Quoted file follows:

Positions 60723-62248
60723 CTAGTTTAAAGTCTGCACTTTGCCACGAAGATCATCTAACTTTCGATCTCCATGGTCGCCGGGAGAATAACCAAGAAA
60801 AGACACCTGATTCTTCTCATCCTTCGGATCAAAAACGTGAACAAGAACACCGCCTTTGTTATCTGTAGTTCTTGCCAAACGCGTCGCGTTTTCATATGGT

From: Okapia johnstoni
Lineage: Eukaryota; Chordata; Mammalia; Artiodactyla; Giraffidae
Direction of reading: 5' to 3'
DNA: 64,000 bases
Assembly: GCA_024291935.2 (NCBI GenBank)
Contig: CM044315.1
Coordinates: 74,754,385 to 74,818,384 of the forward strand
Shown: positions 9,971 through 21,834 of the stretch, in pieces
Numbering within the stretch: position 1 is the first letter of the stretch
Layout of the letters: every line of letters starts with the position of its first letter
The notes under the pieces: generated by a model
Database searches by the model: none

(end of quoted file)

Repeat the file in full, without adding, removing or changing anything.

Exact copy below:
Positions 60723-62248
60723 CTAGTTTAAAGTCTGCACTTTGCCACGAAGATCATCTAACTTTCGATCTCCATGGTCGCCGGGAGAATAACCAAGAAA
60801 AGACACCTGATTCTTCTCATCCTTCGGATCAAAAACGTGAACAAGAACACCGCCTTTGTTATCTGTAGTTCTTGCCAAACGCGTCGCGTTTTCATATGGT

From: Okapia johnstoni
Lineage: Eukaryota; Chordata; Mammalia; Artiodactyla; Giraffidae
Direction of reading: 5' to 3'
DNA: 64,000 bases
Assembly: GCA_024291935.2 (NCBI GenBank)
Contig: CM044315.1
Coordinates: 74,754,385 to 74,818,384 of the forward strand
Shown: positions 9,971 through 21,834 of the stretch, in pieces
Numbering within the stretch: position 1 is the first letter of the stretch
Layout of the letters: every line of letters starts with the position of its first letter
The notes under the pieces: generated by a model
Database searches by the model: none